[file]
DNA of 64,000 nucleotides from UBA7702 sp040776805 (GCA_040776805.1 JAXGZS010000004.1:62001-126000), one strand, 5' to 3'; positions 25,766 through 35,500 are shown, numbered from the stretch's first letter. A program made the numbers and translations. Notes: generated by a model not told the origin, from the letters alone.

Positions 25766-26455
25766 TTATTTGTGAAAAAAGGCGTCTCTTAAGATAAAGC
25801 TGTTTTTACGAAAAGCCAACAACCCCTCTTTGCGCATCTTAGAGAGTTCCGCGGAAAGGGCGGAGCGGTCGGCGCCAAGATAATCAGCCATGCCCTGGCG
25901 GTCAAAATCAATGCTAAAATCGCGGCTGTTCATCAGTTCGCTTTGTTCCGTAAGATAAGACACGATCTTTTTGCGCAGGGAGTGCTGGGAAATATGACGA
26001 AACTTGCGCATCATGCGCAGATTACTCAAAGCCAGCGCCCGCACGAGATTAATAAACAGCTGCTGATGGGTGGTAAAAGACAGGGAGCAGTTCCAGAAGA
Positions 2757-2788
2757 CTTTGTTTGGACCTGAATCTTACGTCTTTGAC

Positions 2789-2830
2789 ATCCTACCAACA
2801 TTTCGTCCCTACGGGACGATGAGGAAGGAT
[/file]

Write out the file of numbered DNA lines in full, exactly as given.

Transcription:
DNA of 64,000 nucleotides from UBA7702 sp040776805 (GCA_040776805.1 JAXGZS010000004.1:62001-126000), one strand, 5' to 3'; positions 25,766 through 35,500 are shown, numbered from the stretch's first letter. A program made the numbers and translations. Notes: generated by a model not told the origin, from the letters alone.

Positions 25766-26455
25766 TTATTTGTGAAAAAAGGCGTCTCTTAAGATAAAGC
25801 TGTTTTTACGAAAAGCCAACAACCCCTCTTTGCGCATCTTAGAGAGTTCCGCGGAAAGGGCGGAGCGGTCGGCGCCAAGATAATCAGCCATGCCCTGGCG
25901 GTCAAAATCAATGCTAAAATCGCGGCTGTTCATCAGTTCGCTTTGTTCCGTAAGATAAGACACGATCTTTTTGCGCAGGGAGTGCTGGGAAATATGACGA
26001 AACTTGCGCATCATGCGCAGATTACTCAAAGCCAGCGCCCGCACGAGATTAATAAACAGCTGCTGATGGGTGGTAAAAGACAGGGAGCAGTTCCAGAAGA
Positions 2757-2788
2757 CTTTGTTTGGACCTGAATCTTACGTCTTTGAC

Positions 2789-2830
2789 ATCCTACCAACA
2801 TTTCGTCCCTACGGGACGATGAGGAAGGAT